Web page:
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The Professionals

The Professionals
January 07, 2014, 02:09:35 AM
The Matthewson brothers represent a new breed of musicians. The era where a band could subsist on a haze of inspiration, perspiration, and intoxication, leaving all business matters to their manager ended the day the first mp3 file made its way across a copper cable. Record labels can no longer afford to subsidize new artists for a few years while they develop musically and grow their audience. Artists now have to do that on their own. Technology enables artists to create and disseminate music relatively cheaply, but they need business acumen to be able to sell their music, grow their audience, and devise a living on their own. And with less money going around, a manager is just too expensive.

http://www.forbes.com/sites/ruthblatt/2013/09/30/rockin-is-my-business-part-1-why-musicians-need-a-business-education/

Re: The Professionals
January 07, 2014, 04:17:59 AM
E never listened to Ken Mode. Reading this article makes me sure that I never need to.

As us ex-hardcore kids use to say, "punx before profits".

Re: The Professionals
January 07, 2014, 02:38:23 PM
I'm sure it's retarded. If I wanted something to succeed with the herd, I'd design it to be simplistic, catchy and vapid.

The real reason for this situation is that there's a glut of music. Bands are competing on bulk, not content.

Re: The Professionals
January 08, 2014, 12:36:30 AM
I'm sure it's retarded. If I wanted something to succeed with the herd, I'd design it to be simplistic, catchy and vapid.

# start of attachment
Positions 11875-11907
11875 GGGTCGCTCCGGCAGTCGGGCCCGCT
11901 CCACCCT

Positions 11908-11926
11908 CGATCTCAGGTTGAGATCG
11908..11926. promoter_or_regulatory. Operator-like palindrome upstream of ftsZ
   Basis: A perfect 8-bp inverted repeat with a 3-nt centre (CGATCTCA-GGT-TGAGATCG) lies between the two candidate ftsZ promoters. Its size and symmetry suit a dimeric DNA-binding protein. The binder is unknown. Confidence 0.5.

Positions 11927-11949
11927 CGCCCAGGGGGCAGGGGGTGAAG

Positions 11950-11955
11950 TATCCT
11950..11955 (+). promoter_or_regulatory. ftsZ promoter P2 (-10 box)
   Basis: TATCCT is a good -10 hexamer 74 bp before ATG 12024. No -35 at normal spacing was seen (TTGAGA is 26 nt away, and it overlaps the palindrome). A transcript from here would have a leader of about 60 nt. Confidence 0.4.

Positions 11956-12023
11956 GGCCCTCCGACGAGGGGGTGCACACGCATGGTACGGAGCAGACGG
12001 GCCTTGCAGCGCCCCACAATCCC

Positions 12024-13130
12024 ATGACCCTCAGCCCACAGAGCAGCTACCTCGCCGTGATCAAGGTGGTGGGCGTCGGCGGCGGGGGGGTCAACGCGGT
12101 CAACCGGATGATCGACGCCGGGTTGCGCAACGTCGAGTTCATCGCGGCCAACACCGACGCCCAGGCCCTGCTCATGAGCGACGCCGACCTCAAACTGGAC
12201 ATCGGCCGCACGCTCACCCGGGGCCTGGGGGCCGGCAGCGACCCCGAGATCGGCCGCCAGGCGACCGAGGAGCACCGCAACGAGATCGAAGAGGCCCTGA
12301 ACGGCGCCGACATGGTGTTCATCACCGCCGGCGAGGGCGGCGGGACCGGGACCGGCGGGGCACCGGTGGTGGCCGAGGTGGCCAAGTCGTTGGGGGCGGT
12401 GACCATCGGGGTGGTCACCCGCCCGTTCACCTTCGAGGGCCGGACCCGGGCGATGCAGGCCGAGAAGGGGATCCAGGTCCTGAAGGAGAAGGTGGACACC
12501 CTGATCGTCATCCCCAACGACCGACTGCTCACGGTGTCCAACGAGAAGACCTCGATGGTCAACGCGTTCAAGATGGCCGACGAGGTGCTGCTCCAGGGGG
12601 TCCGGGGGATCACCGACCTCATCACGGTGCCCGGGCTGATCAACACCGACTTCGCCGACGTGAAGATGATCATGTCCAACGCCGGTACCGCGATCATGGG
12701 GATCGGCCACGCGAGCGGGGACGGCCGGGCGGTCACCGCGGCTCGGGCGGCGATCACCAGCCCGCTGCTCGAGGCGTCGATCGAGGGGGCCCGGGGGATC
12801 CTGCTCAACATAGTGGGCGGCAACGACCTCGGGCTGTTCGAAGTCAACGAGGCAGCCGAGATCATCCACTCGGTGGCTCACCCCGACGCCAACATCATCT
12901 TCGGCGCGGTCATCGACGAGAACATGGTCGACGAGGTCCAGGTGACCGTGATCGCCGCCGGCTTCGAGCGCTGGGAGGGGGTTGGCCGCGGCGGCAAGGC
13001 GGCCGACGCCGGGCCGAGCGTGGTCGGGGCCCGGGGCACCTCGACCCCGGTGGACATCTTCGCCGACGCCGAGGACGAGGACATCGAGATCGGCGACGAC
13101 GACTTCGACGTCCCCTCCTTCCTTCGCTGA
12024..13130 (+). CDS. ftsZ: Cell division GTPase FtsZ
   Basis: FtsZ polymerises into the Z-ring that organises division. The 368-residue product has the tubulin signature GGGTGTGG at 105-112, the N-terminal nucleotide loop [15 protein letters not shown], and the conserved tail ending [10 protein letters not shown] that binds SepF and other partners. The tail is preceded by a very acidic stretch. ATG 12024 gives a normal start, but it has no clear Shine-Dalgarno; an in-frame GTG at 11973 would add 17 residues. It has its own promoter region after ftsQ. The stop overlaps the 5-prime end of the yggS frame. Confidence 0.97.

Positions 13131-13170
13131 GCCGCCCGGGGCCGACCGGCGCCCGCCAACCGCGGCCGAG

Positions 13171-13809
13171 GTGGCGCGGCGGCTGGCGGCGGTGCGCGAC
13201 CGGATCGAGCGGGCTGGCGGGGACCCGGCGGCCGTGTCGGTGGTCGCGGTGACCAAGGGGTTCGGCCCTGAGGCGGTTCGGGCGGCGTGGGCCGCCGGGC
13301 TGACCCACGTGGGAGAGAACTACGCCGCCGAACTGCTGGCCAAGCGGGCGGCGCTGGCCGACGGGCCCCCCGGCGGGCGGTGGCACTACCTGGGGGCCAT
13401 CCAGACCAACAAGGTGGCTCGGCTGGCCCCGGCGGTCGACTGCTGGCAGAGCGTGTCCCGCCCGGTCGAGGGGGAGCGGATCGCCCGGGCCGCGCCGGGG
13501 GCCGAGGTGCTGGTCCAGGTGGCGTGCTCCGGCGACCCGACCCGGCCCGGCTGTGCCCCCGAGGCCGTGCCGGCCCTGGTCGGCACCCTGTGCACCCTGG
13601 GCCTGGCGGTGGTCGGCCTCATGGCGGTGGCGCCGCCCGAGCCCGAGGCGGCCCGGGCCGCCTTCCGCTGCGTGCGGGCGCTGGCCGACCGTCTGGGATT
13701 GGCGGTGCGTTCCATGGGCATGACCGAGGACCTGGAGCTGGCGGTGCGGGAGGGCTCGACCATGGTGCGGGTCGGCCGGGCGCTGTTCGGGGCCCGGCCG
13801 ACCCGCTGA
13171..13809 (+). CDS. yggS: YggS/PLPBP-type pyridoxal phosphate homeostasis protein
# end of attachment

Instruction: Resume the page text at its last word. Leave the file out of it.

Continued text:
The real reason for this situation is that there's a glut of music. Bands are competing on bulk, not content.

I would also question whether labels are actually going to promote quality if they could even see it for what it is,  let alone the fans which are largely spoon-fed by the labels.

Re: The Professionals
January 08, 2014, 05:04:58 AM
Music sharing was the reason given for the record companies collaborating to crack down on the practice. Sharing may have been a coincidental excuse all along with little impact and not the real cause. Maybe profits were sliding because of all the excess product which the market may have needed to drop in price in order to absorb.

Those ten dollar CDs needed to go down to seven or five but the industry isn't adaptable to that type of volatility. They could keep them at ten or go up to fifteen or twenty if the music itself was more worthwhile and the signing process much more exclusive.

Sure indie development would continue but it would fill up with the excess but people could finally, reliably go to the established part of the industry for the best. Instead what they've done to us customers for a couple of decades is unload excess inventory of dubious worth which has simply created the need for alternatives like music sharing where the customer doesn't get burned.